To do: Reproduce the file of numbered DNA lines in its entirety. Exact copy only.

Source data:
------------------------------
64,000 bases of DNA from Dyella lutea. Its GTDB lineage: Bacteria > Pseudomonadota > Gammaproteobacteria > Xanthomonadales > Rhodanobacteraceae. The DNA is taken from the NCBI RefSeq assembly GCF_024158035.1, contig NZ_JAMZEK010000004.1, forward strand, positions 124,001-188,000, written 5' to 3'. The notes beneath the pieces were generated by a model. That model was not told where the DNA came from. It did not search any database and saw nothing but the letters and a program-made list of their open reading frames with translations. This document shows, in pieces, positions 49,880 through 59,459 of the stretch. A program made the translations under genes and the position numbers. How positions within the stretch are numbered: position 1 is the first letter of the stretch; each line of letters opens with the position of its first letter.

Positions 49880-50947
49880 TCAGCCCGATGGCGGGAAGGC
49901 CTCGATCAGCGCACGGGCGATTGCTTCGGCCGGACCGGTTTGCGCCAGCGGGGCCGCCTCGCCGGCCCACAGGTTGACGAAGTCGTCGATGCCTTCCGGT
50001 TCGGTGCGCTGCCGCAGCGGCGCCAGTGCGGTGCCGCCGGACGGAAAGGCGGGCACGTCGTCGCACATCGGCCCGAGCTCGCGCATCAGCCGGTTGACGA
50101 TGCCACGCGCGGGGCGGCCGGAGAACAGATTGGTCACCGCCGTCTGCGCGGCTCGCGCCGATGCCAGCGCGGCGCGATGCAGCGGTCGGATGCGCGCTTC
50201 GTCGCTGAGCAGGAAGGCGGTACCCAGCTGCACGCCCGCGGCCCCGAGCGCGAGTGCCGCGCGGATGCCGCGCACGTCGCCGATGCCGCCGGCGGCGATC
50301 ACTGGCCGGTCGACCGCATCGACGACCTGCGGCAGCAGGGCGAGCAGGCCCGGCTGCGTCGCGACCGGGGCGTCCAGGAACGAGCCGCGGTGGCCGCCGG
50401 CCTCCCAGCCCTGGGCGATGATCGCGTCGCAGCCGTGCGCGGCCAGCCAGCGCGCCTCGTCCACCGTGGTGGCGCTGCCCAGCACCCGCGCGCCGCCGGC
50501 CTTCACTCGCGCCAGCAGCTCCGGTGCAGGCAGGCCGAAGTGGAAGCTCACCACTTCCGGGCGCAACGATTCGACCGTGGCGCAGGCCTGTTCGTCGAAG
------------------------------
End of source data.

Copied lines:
64,000 bases of DNA from Dyella lutea. Its GTDB lineage: Bacteria > Pseudomonadota > Gammaproteobacteria > Xanthomonadales > Rhodanobacteraceae. The DNA is taken from the NCBI RefSeq assembly GCF_024158035.1, contig NZ_JAMZEK010000004.1, forward strand, positions 124,001-188,000, written 5' to 3'. The notes beneath the pieces were generated by a model. That model was not told where the DNA came from. It did not search any database and saw nothing but the letters and a program-made list of their open reading frames with translations. This document shows, in pieces, positions 49,880 through 59,459 of the stretch. A program made the translations under genes and the position numbers. How positions within the stretch are numbered: position 1 is the first letter of the stretch; each line of letters opens with the position of its first letter.

Positions 49880-50947
49880 TCAGCCCGATGGCGGGAAGGC
49901 CTCGATCAGCGCACGGGCGATTGCTTCGGCCGGACCGGTTTGCGCCAGCGGGGCCGCCTCGCCGGCCCACAGGTTGACGAAGTCGTCGATGCCTTCCGGT
50001 TCGGTGCGCTGCCGCAGCGGCGCCAGTGCGGTGCCGCCGGACGGAAAGGCGGGCACGTCGTCGCACATCGGCCCGAGCTCGCGCATCAGCCGGTTGACGA
50101 TGCCACGCGCGGGGCGGCCGGAGAACAGATTGGTCACCGCCGTCTGCGCGGCTCGCGCCGATGCCAGCGCGGCGCGATGCAGCGGTCGGATGCGCGCTTC
50201 GTCGCTGAGCAGGAAGGCGGTACCCAGCTGCACGCCCGCGGCCCCGAGCGCGAGTGCCGCGCGGATGCCGCGCACGTCGCCGATGCCGCCGGCGGCGATC
50301 ACTGGCCGGTCGACCGCATCGACGACCTGCGGCAGCAGGGCGAGCAGGCCCGGCTGCGTCGCGACCGGGGCGTCCAGGAACGAGCCGCGGTGGCCGCCGG
50401 CCTCCCAGCCCTGGGCGATGATCGCGTCGCAGCCGTGCGCGGCCAGCCAGCGCGCCTCGTCCACCGTGGTGGCGCTGCCCAGCACCCGCGCGCCGCCGGC
50501 CTTCACTCGCGCCAGCAGCTCCGGTGCAGGCAGGCCGAAGTGGAAGCTCACCACTTCCGGGCGCAACGATTCGACCGTGGCGCAGGCCTGTTCGTCGAAG